Read Me: New article in the Haitian Times

I’ve just finished a story about New York area businesses that are trying to get a slice of the $10 billion reconstruction pie. I plan to continue reporting in the vein of profit and business, particularly those firms that are creating employment in Haiti.  I figure there’re enough reporters covering aid as charity, how it works and then blaming the usual suspects when it doesn’t.  That’s a valuable frame but there’re so many other ways to frame how development goes down in Haiti.  I’m open to other ideas so, holler.

Unfortunately, my story’s behind a pay wall so I’ll reproduce a bit here:

[Jean] Petrus belongs to a small coterie of New York-area businesses, most owned by Haitian-Americans, pushed by a slow recovery at home and pulled by both patriotism and profit to help reconstruct Haiti.
[According to the Associated Press] more than 105,000 homes need to be rebuilt, along with 1,300 schools, 50 hospitals, the presidential palace, parliament and courts, not to mention debris removal and technology and infrastructure development.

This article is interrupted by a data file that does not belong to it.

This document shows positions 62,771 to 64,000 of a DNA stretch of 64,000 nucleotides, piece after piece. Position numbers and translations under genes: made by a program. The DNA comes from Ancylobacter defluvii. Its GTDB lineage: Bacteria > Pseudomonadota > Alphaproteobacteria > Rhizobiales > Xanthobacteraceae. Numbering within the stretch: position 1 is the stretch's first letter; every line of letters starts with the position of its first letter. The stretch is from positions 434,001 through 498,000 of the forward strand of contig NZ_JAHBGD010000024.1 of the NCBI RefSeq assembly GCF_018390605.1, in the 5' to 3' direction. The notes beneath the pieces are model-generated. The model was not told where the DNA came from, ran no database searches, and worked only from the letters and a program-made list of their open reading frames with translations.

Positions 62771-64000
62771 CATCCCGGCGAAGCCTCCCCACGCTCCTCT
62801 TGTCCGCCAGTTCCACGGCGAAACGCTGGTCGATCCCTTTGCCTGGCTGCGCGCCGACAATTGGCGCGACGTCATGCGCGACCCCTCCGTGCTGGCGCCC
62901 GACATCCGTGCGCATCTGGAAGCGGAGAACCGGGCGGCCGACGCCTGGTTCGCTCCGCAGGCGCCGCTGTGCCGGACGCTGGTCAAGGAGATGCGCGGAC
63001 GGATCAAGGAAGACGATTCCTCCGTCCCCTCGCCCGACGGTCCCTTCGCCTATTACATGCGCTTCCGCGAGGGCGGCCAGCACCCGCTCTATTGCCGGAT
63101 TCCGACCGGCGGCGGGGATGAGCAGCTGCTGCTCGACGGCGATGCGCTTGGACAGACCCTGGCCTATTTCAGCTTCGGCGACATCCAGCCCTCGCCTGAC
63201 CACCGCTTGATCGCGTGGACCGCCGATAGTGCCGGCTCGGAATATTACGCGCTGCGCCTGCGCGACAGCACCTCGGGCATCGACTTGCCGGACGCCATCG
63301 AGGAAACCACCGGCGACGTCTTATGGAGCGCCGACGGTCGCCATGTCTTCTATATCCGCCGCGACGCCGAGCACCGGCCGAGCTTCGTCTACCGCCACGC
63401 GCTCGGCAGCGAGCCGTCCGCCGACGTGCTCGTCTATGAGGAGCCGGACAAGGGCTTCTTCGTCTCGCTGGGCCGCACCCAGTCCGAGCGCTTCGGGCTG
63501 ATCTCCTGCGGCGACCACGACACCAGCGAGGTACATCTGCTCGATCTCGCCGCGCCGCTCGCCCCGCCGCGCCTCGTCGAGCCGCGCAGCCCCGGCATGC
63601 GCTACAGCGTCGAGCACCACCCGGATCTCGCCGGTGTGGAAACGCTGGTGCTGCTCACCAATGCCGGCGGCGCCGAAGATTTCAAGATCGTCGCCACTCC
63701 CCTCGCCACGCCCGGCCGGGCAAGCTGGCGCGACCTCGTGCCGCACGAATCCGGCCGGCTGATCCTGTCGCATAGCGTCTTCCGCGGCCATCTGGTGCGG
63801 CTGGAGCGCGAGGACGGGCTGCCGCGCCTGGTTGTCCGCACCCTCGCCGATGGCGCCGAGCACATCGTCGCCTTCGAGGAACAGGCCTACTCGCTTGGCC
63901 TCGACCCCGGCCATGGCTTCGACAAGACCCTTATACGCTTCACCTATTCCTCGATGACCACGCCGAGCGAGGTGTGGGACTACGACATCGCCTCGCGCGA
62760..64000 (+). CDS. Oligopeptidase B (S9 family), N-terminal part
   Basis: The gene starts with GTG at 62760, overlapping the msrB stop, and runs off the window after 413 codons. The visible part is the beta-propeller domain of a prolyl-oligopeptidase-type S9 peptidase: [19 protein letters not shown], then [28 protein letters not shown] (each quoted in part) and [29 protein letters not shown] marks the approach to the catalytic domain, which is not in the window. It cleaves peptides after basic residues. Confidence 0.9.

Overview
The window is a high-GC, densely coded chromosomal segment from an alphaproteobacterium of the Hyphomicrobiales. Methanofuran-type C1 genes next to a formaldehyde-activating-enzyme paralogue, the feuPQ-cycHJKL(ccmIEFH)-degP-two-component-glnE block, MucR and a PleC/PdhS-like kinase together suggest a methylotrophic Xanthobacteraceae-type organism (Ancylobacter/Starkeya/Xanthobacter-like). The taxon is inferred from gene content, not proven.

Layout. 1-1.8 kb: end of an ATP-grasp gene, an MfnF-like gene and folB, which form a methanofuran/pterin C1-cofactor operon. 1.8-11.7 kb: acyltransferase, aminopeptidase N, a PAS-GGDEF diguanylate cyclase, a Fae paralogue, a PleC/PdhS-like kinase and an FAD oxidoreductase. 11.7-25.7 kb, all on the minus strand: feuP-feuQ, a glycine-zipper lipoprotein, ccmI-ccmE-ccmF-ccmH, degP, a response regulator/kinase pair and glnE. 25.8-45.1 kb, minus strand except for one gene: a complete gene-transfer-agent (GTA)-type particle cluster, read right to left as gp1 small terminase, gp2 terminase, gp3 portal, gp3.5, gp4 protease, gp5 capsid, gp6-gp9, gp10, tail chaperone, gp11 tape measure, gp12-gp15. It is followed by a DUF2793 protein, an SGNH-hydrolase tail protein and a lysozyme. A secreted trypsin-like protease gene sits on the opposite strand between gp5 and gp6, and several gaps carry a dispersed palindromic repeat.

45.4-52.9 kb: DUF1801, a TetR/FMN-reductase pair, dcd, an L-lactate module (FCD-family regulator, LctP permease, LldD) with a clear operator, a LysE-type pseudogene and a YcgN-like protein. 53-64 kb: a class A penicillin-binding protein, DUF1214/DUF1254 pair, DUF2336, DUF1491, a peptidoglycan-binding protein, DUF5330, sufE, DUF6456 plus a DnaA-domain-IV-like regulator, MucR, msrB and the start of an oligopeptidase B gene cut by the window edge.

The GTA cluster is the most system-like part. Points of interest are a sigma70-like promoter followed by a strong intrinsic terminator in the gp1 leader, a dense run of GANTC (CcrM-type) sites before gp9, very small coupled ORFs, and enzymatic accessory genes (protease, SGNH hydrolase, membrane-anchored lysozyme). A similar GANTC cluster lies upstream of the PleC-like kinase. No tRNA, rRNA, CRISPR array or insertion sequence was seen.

These Haitian-American owners are new to the world of federal procurement, however. Since January 12th, other American firms with extensive international experience in disaster clean-up and construction—many with lessons learned from post-Hurricane Katrina reconstruction—have been setting up offices, camps and mess halls for an anticipated workforce in Port-au-Prince.
It remains to be seen whether and how effectively Haitian-American firms can compete for the more than $1 billion in aid pledged by the United States over the next decade.

4 Responses to “Read Me: New article in the Haitian Times”

  1. Yes, I am speaking from experience. In the US, students are taught differently than they are in Haiti. Thus, you can have a university graduate in Haiti who does not have the analytical skills that are focused on in the states.

    In terms of changing the politicking, yes, that would take a whole other post 🙂

  2. Balanced Melting Pot, are you speaking from experience re: the work ethic? And what would the reconstruction need to change, if these firms are to do less politicking? — You say a lot up there; want to write a post that explains it all?

  3. One of the things these firms are going to have to deal with once they set up shop is the lack of/difference in work ethic. If they go there with the intention of having the business run similar the way it works in the US, it will most likely fail. Also, unless things are going to change drastically with the reconstruction, there is a great deal of “politicking” that will need to happen in order to “protect” the business. Other than that :-), I think it’s fantastic and critical to include private business in the reconstruction of Haiti.


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